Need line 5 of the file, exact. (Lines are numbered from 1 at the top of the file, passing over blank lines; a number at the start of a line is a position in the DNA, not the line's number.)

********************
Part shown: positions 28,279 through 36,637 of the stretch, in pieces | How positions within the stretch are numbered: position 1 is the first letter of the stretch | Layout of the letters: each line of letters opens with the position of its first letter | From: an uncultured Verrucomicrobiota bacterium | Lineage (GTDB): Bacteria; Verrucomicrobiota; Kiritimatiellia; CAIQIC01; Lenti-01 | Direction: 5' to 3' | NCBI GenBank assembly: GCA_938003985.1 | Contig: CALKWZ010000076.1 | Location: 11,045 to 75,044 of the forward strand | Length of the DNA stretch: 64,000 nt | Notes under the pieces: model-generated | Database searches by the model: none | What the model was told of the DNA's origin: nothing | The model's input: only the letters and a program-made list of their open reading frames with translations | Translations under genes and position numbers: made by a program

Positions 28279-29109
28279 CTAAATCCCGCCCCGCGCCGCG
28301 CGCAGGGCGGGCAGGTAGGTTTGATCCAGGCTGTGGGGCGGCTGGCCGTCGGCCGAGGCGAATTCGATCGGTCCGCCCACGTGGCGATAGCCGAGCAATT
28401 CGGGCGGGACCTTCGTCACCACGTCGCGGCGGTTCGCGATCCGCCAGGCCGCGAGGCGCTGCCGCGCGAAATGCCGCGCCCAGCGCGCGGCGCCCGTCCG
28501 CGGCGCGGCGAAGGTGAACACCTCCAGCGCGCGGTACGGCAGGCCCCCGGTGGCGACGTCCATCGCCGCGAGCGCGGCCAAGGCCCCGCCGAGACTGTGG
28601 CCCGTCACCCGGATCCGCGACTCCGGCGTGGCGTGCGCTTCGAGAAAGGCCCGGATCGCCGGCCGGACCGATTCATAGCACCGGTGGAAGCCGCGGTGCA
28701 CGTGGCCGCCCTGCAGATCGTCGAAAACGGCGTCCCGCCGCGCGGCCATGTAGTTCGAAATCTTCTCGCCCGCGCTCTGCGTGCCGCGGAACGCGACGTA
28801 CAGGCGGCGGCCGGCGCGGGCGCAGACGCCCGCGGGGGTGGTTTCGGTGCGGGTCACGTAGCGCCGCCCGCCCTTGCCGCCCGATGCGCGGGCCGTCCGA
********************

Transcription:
28401 CGGGCGGGACCTTCGTCACCACGTCGCGGCGGTTCGCGATCCGCCAGGCCGCGAGGCGCTGCCGCGCGAAATGCCGCGCCCAGCGCGCGGCGCCCGTCCG